Yes, talking about orientation and asking too many questions and trying to figure everything out. I just kind of want to bring that together because I had a conversation with you guys that I thought was really good and it kind of opened my eyes when you said you know, you go to these orientations or whatever. You don’t need to be the parent like raising the hand and asking every question.
0:08:32 – Speaker 1
So let’s dive into that, because I do that, your kids going to be the one climbing under the table and hiding.
0:08:38 – Speaker 4
0:08:40 – Speaker 1
Just sit there silently. But, I think you don’t. You’re gonna find out all the answers and usually they’re gonna cover half of what you’re gonna ask anyway, if you just sit there and listen. I don’t think you have, and they put it on a website.
0:08:51 – Speaker 4
They’ve got it. They’re gonna got a personal email.
0:08:54 – Speaker 5
Yes, yes, and so that was really eye-opening to me is let my kid take the lead. If she has questions, let her ask the questions, but me just jumping in there, okay, when is lunch? Or these really little things that I don’t need to know. No just kind of take a backseat and not get a schedule that way it’s. You’re not appearing as a helicopter mom, you’re letting them figure out the journey and the most important thing about high school.
0:09:19 – Speaker 4
High school is where you teach them to drive the ship, because when high school is over, they’re either going to go to college, to the workforce, to the military, whatever there’s a next step. Your job is to teach them to drive that ship. So you got to let them put their hands on the wheel. That’s so important, and so that’s what that four-year process. You got four years, moms and dads, to let them know how to steer their own ship. And it starts when they’re freshmen. They need to handle some things, they need to bring stuff to you and they’re going to fail. That’s the thing is, parents, you’ve got to let them fall a little bit. They don’t fall, they don’t know how to do it, or they don’t know how to get back up. You cannot rescue them every time. Yeah, you can be there, you can be a soft place to land. You should be there and be a soft place to land.
0:10:05 – Speaker 1
If you try to control everything for them to keep them from falling, not only do they not learn from it, they have a huge fear of it happening. Yes, and I want my kids to be okay with plan B or plan C or I messed this up and how do I fix it and what do I learn and how do I do it better? I want them to have that experience. I can’t walk around with that safety net under them, forever hoping that everything’s going to be perfect and they’re not going to fail.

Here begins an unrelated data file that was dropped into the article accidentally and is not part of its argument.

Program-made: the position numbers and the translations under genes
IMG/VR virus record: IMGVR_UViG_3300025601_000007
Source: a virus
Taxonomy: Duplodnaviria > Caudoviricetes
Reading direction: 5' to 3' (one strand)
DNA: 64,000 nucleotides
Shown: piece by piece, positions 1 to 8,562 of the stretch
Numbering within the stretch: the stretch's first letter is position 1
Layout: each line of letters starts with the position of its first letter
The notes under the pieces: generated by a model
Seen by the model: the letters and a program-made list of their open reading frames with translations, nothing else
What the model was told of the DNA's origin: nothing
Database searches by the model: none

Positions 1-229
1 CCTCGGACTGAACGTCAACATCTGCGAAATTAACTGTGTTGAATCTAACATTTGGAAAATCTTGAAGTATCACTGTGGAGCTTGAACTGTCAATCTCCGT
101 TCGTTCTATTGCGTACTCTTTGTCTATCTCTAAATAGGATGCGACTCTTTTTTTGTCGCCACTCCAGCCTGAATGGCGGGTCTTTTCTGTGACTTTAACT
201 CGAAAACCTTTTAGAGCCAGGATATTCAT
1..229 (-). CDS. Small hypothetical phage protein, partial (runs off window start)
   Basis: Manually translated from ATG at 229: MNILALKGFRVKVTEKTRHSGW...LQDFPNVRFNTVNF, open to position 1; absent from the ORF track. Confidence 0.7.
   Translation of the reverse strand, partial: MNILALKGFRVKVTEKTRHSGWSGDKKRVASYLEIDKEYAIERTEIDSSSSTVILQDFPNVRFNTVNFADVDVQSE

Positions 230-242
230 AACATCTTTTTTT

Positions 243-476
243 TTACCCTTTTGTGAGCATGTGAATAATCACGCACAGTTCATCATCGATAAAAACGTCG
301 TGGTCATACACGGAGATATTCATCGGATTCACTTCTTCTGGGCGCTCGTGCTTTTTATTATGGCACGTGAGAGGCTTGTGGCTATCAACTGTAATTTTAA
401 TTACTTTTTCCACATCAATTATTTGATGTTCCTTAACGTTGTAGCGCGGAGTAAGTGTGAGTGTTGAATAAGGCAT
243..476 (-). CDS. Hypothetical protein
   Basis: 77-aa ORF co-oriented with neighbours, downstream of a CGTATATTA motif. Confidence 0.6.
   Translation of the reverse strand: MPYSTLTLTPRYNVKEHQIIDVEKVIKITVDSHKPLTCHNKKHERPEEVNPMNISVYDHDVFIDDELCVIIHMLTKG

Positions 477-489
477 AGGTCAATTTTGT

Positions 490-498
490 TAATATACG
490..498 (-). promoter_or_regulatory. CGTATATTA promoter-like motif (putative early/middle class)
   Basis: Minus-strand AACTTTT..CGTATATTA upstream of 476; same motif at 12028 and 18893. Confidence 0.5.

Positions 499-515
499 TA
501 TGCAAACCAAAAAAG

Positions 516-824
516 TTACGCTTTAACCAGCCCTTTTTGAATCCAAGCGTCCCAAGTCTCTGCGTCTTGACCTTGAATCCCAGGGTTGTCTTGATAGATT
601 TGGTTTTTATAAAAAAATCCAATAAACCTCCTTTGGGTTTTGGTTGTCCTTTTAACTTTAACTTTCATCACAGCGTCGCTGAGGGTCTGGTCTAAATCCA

0:10:31 – Speaker 5
Well, the other thing too if they feel like they have to stay with plan A, like you said I like that analogy and and they don’t get into the college or they don’t get into whatever sport they want to, they’re scared to come home and tell you, and so you need to have that conversation about that’s okay, being able to trust God’s plan, and being able, like you said, to be okay with plan B and plan C and finding the hope in that and the world doesn’t come crashing down around you because plan A didn’t work out the way you thought the sun comes out the next morning.
0:11:02 – Speaker 3
Well, I think a lot of self-awareness is also built during that time by allowing that to happen. We see a lot with the age group that my husband works with is that their parents have said anytime you fail, it’s someone else’s fault.
0:11:16 – Speaker 4
You know oh the coach didn’t like you.
0:11:18 – Speaker 3
Oh, you know, whatever it was, when it allows kids to realize well, maybe this isn’t my thing.
0:11:24 – Speaker 1
Yes, that’s okay, that you’re not good at this, and mom and dad have to be okay with it not being their thing.
0:11:29 – Speaker 3
Yes, and walking them through that, and I think high school is such a great time to build on that too. With what you’re saying letting them fall and walking them through that it is okay. Let’s look at what are your gifts, what are your passions. Let’s try something else. They’ve got to fail in order to get there.
0:11:42 – Speaker 4
And one of the things Kim and I talk about when we talk about dating is we both really like the thought of dating in high school because it’s like training wheels and if you can parent through those relationships, then that’s really important because you don’t want them going to college and then just all of a sudden having this first real relationship and you’re not there. But it’s the same thing with all of these things these extracurriculars or academics, your friendships if you’re there to parent that for four years and they’re going to be and not hovering allowing it to happen. But parenting through things, it’s a process through it.
0:12:17 – Speaker 5